Traveling the world might not automatically seem to be relevant to saving the environment. In fact, there are career options where those activities could be combined. Environmental engineering work can support the world’s massive coastal tourism industry in a number of ways. Good engineering can reduce water use, help local business save money, and protect the local environment.
Managing Local Water Use
Environmental engineers know how to handle drainage issues, recycle grey water (from toilets and washing machines mostly) and capture freshwater from rain. Engineers can design greywater recovery systems was well. Those systems capture water and purify it for later use in irrigation. Irrigating lush resort landscapes tends to use a considerable amount of water. This work makes tourist resorts more sustainable, which is good for the environment and generally good for their profit margins.
Protecting and Restoring Coastlines and Beaches
Environmental engineers can protect valuable beaches by designing, or redesigning retaining walls and jetties. These features are responsible for needless beach erosion. Storms and tidal surges can do even more damage to a coastal tourism trade that generates about $640 billion a year in the United States alone.
Protecting landscapes from storms and tidal surges is a related challenge where an engineer’s training can contribute to protective landscape designs that are also attractive. Engineers may be called on to design shoreline protection schemes, like seawalls and landscape solutions, or they may be tasked with managing the work.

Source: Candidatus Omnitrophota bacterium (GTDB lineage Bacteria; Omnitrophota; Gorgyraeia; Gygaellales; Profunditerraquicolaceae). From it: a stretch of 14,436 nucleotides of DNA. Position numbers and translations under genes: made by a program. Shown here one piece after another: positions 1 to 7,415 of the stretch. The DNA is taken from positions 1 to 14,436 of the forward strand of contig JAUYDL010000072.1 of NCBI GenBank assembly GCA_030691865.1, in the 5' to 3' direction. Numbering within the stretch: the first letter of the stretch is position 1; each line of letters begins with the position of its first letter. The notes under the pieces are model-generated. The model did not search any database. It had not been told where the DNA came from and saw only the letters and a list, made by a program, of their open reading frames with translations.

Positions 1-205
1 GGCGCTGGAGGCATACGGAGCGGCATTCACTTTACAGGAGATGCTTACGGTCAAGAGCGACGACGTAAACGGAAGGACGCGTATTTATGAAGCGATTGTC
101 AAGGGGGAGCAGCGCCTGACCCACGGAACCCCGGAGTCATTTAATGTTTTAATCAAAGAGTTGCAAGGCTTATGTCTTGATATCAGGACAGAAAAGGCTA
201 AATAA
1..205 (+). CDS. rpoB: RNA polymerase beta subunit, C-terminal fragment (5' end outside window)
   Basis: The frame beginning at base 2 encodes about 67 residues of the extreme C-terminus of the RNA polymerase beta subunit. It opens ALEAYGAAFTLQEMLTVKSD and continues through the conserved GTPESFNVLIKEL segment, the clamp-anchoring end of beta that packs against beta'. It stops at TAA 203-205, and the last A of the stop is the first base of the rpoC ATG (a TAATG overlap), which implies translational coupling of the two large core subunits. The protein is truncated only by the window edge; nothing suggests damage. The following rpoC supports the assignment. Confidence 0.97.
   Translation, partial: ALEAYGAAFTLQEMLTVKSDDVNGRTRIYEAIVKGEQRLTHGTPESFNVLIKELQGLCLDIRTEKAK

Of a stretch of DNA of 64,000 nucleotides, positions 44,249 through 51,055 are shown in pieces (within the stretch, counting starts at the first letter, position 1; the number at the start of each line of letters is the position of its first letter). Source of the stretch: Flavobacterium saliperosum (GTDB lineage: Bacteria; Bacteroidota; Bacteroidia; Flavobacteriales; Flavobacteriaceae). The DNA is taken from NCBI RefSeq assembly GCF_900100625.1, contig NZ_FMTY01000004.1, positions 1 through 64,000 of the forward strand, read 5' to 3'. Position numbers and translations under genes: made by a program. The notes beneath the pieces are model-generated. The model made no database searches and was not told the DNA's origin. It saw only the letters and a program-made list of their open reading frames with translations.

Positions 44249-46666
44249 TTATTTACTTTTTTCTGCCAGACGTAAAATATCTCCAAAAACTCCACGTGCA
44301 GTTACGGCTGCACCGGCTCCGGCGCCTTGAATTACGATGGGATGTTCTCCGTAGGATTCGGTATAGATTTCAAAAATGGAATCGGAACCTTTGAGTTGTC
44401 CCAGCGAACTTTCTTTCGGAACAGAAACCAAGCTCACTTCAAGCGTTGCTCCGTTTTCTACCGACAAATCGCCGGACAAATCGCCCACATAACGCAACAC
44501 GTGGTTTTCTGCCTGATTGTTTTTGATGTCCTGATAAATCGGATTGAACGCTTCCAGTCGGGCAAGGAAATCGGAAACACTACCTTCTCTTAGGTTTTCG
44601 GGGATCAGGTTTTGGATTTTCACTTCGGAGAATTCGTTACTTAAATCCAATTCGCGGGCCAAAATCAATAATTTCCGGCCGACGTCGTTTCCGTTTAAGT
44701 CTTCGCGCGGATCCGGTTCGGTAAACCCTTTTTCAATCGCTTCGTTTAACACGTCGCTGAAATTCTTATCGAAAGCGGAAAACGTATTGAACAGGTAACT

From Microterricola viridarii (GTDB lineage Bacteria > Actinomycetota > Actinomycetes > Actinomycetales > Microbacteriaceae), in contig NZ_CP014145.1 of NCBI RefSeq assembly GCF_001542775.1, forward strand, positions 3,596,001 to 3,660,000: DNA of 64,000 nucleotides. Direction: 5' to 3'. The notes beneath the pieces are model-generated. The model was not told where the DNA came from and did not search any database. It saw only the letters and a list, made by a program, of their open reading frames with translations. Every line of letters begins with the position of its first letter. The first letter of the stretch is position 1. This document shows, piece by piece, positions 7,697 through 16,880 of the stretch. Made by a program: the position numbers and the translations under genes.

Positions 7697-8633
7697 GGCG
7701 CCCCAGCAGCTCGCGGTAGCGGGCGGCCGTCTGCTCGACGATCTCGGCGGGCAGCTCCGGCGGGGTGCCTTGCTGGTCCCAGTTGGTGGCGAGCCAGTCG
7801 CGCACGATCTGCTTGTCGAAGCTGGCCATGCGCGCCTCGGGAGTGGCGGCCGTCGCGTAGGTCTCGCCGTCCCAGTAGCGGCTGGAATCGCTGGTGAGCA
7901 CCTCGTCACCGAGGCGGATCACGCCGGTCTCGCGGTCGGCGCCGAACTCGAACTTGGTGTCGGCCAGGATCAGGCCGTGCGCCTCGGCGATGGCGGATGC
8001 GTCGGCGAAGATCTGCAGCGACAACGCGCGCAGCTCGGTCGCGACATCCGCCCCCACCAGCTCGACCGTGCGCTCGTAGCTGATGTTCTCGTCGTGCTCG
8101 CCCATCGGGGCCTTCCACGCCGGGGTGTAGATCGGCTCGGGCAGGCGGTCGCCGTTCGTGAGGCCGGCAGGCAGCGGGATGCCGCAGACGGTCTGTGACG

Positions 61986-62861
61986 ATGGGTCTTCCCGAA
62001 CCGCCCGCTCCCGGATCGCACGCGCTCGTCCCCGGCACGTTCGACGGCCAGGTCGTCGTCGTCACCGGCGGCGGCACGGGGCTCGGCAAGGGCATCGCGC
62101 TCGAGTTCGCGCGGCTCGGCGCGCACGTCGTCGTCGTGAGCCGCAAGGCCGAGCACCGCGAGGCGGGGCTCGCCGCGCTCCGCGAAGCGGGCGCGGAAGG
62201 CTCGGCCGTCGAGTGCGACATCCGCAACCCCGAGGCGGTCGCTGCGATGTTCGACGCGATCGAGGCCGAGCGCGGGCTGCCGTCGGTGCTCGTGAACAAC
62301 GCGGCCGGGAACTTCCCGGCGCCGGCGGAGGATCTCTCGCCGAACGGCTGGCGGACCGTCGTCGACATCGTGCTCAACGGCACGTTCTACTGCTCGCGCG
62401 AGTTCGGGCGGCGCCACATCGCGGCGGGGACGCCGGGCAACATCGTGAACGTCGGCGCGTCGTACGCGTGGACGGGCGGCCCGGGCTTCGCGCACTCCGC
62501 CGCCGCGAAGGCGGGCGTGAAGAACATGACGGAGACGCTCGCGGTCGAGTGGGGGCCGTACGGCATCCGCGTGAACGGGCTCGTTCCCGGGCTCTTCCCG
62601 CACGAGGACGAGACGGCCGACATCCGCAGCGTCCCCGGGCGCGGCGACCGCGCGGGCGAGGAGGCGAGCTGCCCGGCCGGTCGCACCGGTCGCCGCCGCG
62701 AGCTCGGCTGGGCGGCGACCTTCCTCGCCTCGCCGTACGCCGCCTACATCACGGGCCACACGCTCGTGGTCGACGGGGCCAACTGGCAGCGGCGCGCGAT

Providing Alternate Water Sources & Reducing Water Use
Tourist resorts use huge amounts of fresh water for all of the usual things. That water comes out of the local water table, unless the resort takes steps to capture rainwater or render seawater drinkable. Environmental engineers can help solve either problem with various options. One solution option is to design rainwater recover systems that capture the water and store it for later use. In arid coastal areas, such as the United Arab Emirates or southern Spain, desalination is a better option. Engineers might be called on to design desalination plants or manage their construction.
A degree in civil engineering provides the skills that graduates need to design or manage these types of “green” projects. If you’re interested in civil engineering, you could click here for additional information. This article only describes three types of projects that might take you around the world. There are other ways to apply civil engineering skills to projects near home, or in other natural settings.
Emma Sturgis, the author of this post, is a freelance writer from Boston, MA.
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